From Edmund Randolph
Philadelphia October 9. 1794.
By the Atlantic, which arrived from Liverpool last evening, papers have been received from London, as low down as the 16th of August. Two of them the Sun, and the Star, which are supposed to be rivals, accord nearly in the same story of Robespierre’s fall.1 While I lament, that this, which is my only fear for the French Revolution, seems to be growing rapidly, and that the want of confidence in those, who mount to the top, renders it extremely difficult to foresee, how any adequate executive can be established; I feel myself happy, that Colo. Monroe’s instructions forbid him to attach himself to the uncertain fate of any individuals.2 This is the only effectual security for the United States amidst such a series of unprecedented revolutions, public and private. So signal an event, if true, must make a part of his first dispatches; and possibly may demand some very special instructions to him.
I endeavoured to throw myself into Mr Fauchet’s way yesterday without effect; for at so delicate a moment our interview, if Robespierre should become the subject, must be perfectly accidental. If Robespierre is no more, Fauchet totters.
I just left Mrs Washington, who informs me, that all the family are in good health. I have the honor to be, sir, with the highest respect and affectionate attachment yr mo. ob. serv.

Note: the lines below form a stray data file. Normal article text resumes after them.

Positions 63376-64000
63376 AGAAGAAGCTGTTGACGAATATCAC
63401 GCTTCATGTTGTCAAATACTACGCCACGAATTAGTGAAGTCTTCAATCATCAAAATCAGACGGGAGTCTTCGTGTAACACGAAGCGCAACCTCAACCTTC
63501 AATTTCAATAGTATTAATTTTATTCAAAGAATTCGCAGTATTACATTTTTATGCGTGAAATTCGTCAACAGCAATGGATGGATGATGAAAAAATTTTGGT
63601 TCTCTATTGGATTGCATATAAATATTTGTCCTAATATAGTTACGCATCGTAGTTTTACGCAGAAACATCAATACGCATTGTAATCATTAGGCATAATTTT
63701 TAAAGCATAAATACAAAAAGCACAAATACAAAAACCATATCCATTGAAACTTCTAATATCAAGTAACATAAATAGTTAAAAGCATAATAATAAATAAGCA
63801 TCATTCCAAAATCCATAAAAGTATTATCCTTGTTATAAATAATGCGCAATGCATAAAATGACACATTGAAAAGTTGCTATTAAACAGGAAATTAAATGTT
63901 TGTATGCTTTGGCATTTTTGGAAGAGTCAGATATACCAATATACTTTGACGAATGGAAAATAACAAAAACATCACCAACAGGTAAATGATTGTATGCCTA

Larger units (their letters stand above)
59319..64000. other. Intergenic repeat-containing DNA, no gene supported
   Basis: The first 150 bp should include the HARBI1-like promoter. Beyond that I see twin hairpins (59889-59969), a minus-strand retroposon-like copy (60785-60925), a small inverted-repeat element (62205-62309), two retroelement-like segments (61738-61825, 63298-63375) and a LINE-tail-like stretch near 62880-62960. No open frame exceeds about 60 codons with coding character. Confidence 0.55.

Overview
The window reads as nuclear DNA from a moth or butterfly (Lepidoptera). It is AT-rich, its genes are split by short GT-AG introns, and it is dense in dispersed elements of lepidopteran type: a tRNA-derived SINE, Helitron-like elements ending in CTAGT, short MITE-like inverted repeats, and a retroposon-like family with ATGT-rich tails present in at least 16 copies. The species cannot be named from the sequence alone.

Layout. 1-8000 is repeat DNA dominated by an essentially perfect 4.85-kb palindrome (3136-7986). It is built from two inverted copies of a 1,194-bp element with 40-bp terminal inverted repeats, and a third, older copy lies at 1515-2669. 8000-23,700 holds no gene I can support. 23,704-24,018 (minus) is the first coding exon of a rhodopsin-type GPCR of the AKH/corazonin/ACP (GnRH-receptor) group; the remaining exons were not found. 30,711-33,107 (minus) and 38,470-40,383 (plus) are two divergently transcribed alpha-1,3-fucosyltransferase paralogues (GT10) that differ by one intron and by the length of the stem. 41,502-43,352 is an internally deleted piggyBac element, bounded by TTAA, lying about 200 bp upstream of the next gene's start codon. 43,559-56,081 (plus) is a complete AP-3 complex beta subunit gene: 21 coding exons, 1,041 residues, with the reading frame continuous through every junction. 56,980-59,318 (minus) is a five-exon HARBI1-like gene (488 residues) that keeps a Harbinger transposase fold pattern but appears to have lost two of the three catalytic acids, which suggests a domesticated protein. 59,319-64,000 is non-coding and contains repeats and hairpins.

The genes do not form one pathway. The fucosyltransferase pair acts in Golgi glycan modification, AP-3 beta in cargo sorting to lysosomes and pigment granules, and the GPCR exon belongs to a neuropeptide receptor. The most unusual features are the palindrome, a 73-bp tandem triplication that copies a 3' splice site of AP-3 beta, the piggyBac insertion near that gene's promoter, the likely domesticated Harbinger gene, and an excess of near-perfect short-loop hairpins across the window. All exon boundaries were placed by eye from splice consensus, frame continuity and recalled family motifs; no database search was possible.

1. Maximilien-François-Marie-Isidore de Robespierre (1758–1794), a lawyer from Arras, was elected to the Estates General in 1789. Becoming a leader of the Jacobin party, he was elected a delegate from Paris to the National Convention, where he advocated the execution of the king and the expulsion of the Girondists. Elected to the Committee of Public Safety in July 1793, he was famously associated with the purges that became known as the Reign of Terror, until his opponents united against him and he was executed on 28 July 1794.
The Sun on 13 Aug. and the Star on 14 Aug. reported briefly that letters from Frankfort “mention in very positive terms” that on 27 July “an Insurrection” at Paris had “proved fatal” to Robespierre “and his Party.” Both papers followed up with more extensive accounts. Among the details appearing in the Sun on 14 and 16 Aug. and the Star on 15 Aug. were initial reports that Robespierre had denounced about 100 delegates on 26 July but had later killed himself when the convention did not support him; subsequent reports that he and a number of his supporters had been ordered for trial, found guilty, and then executed on 1 Aug.; and reports of a massacre taking place in Paris.
2. For Randolph’s instructions to James Monroe of 10 June, see ASP description begins Walter Lowrie et al., eds. American State Papers. Documents, Legislative and Executive, of the Congress of the United States. 38 vols. Washington, D.C., Gales and Seaton, 1832–61. description ends , Foreign Relations, 1:668–69.